Keep an eye on those soybeans
Soybean Source: It’s easy to get riled up over holes in soybean leaves, but investigate before taking action. Beans can withstand some defoliation.
By: Clarke McGrath
It’s been a pretty challenging summer, with most of the state fighting serious drought, storm damage in many areas, and some regions even dealing with excess moisture.
Even with all these challenges, as I write this in mid-July, the latest USDA National Agricultural Statistics Service report shows two-thirds of Iowa’s soybeans in good to excellent condition. Sure, any government report is open to debate, but there are some decent-looking beans out there. We can’t do much to manage the weather over the next few months, but we can keep a good eye on our fields with some scouting, which may help head off a few issues.
Quit eating my &@%$ beans!
Finding a bunch of holes in our soybean leaves tends to get us riled up, but we need to investigate before taking action. Beans can withstand a lot of defoliation; but after they start flowering, defoliation has the potential to be more problematic, so most thresholds drop to 20%.
When pest damage passes the threshold, it creates economic damage. Beyond that threshold, yield losses increase quickly, and it’s likely time to apply an insecticide treatment.
The usual suspects are grasshoppers, various caterpillars and bean leaf beetles. Calls about these have been few and far between so far, but keep them in mind when scouting, since some pests can pop up on short notice.
DEFOLIATION THRESHOLDS: Is what we are seeing out there really 20% defoliation? The phrase “a picture is worth a thousand words” sums up soybean defoliation pretty well, since describing the various percentages seems impossible to me. Knowing what 20% looks like on a soybean leaf is only part of the “picture.” (Courtesy of University of Nebraska-Lincoln CropWatch)
That brings us to a pest that has become a wild card — for both corn and soybeans — the Japanese beetle. These beetles seemingly came out of nowhere and starting clipping corn silks and defoliating soybeans in parts of Iowa just a few years ago, and have subsequently spread across most of Iowa. I have gotten a fair number of calls about them the last few weeks, and they are likely to hang around most of the summer.
In areas where this pest has been a problem the last few years, it’s a lot easier to get folks talked into scouting later in the season. They know how much damage Japanese beetles can do in a short time. Scouting is the key step, but before we pull the trigger on any insecticide applications, there are a few more things to consider that might fine-tune our decisions.
Is what we are seeing out there really 20% defoliation? The phrase “a picture is worth a thousand words” sums up soybean defoliation pretty well, since describing the various percentages seems impossible to me. Smartphones with good cameras have helped a lot, and scouting apps are handy as well. But knowing what 20% looks like on a soybean leaf is only part of the “picture.”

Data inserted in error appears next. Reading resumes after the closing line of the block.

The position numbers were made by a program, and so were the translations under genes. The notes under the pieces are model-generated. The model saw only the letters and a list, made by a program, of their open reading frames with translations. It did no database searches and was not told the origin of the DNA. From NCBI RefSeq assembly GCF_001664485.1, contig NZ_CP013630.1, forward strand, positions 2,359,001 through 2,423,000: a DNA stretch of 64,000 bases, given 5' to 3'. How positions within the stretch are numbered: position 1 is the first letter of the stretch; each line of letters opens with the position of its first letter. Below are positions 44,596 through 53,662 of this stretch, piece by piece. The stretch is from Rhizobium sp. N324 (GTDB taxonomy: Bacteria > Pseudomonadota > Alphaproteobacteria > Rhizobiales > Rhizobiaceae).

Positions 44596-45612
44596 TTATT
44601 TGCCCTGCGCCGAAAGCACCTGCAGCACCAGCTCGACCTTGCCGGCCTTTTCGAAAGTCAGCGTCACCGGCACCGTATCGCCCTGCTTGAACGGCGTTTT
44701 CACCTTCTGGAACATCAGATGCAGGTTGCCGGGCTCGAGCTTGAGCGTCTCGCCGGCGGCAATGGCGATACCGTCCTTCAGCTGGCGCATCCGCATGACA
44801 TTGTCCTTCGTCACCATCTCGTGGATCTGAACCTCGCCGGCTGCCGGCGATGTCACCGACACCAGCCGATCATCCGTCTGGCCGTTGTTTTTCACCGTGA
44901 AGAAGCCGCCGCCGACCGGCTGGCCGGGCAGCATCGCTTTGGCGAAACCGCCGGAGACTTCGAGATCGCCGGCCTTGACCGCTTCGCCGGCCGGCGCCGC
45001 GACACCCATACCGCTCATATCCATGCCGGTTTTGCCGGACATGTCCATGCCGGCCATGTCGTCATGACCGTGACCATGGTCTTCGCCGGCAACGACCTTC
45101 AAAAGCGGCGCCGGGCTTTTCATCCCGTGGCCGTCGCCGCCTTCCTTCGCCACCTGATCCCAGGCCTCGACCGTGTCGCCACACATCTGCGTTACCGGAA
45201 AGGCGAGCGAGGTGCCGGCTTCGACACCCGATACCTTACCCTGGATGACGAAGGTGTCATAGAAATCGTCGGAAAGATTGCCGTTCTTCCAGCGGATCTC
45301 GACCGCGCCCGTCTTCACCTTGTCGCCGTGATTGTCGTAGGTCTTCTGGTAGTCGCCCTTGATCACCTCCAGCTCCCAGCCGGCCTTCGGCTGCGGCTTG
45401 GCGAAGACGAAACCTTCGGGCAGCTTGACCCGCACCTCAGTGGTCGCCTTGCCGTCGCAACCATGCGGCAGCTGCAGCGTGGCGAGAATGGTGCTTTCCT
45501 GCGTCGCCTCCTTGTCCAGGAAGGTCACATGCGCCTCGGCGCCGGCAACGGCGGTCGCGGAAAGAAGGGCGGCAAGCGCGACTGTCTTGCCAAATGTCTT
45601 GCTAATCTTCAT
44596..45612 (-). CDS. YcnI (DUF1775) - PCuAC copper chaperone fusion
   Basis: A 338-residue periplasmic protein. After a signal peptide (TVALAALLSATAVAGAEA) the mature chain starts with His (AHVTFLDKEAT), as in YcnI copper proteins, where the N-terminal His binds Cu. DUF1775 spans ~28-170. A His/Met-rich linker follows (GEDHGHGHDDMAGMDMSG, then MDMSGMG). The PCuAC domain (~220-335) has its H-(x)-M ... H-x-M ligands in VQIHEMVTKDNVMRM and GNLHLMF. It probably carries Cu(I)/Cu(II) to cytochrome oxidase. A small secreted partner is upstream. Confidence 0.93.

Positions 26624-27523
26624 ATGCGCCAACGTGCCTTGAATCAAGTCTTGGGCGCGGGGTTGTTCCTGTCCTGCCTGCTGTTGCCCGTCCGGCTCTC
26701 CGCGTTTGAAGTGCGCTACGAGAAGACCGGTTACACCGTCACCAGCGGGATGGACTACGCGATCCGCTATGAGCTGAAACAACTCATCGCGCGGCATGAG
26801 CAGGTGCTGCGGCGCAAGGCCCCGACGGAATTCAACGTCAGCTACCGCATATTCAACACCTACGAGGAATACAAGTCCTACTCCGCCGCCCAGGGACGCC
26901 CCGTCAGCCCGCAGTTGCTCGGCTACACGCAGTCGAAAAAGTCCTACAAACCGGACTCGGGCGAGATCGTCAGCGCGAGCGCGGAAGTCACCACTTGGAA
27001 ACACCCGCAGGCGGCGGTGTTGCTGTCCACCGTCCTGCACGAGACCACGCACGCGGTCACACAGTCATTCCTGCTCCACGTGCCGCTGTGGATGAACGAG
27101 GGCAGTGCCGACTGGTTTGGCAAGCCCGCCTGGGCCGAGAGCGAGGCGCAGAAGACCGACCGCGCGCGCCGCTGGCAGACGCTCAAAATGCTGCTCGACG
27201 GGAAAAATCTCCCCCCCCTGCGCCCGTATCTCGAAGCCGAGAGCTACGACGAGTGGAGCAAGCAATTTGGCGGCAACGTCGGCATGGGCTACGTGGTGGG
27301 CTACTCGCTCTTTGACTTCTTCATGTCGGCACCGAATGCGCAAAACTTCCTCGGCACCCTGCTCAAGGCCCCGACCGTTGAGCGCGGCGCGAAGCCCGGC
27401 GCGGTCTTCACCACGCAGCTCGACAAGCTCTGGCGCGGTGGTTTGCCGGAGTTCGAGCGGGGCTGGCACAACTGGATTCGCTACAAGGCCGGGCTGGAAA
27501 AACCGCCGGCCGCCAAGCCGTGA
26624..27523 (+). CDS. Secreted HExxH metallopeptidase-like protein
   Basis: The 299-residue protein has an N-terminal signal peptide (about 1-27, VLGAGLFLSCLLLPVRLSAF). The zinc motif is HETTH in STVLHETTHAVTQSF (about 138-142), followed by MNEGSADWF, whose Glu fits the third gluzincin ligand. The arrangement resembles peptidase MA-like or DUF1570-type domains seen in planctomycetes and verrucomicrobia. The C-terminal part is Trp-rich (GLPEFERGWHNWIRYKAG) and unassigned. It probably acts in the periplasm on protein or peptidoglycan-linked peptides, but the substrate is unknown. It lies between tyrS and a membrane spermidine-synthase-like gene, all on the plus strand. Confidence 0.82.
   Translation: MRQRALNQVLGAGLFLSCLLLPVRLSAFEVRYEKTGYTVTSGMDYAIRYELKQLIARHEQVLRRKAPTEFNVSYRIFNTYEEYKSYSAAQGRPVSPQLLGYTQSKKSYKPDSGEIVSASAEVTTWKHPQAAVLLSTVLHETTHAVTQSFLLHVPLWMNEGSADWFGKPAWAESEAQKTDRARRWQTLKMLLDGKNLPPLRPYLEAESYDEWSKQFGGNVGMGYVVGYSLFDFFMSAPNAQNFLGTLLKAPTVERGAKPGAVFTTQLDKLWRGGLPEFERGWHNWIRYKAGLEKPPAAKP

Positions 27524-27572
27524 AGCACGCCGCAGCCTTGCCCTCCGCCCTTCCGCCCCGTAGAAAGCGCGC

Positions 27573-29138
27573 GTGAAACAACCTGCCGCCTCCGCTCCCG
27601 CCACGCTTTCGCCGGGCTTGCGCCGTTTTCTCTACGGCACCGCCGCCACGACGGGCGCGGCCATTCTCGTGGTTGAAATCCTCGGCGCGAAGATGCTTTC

It seems like every piece of entomology literature ever written contains the phrase “soybean defoliation is often overestimated.” As clichéd as that line seems after all these years, it has stuck around because it is spot-on for several reasons.
Different pests often feed at different levels of the canopy, so evaluate the entire picture. Fields with 30% or 40% defoliation in the upper canopy look awful. It can be tempting to pull the trigger after seeing that; but if the rest of the canopy is in good shape, the overall percentage may not approach 20%. Field borders and edges usually look tougher than the rest of the field, so wading further in and scouting the field as a whole is necessary. A couple of things to remember when it comes to Japanese beetles: Foliar insecticides are generally effective on Japanese beetles. So, shortly after a field is sprayed, you’ll feel pretty good because they will be toast. But adults are highly mobile and can reinfest a field within a few days — so don’t stop scouting.
The two-spotted spider mite can be a problem in soybean fields — and sometimes in corn — in hot and dry conditions. Mid- to late July through August is typically when they hit economically damaging levels. The literature says, “Two-spotted spider mites can increase whenever temperatures are greater than 85 degrees F, humidity is less than 90% and moisture levels are low. These are ideal conditions for the two-spotted spider mite, and populations are capable of increasing very rapidly.”
Mites can reduce soybean yield by 40% to 60% when left untreated, and shatter loss can also increase significantly in fields that had spider mite pressure. A general guideline for soybeans is to treat the crop between R1 to R5 stage of growth (bloom through beginning seed set), when most plants have mites, and if there is heavy stippling and leaf discoloration apparent on lower leaves.
With that said, spider mite treatment economics depend on a lot of dynamic factors, which are worthy of an entire article on their own. Read an Iowa State University Integrated Crop Management news article on spider mite scouting and management from last summer.
Good luck out there scouting, and stay cool and hydrated.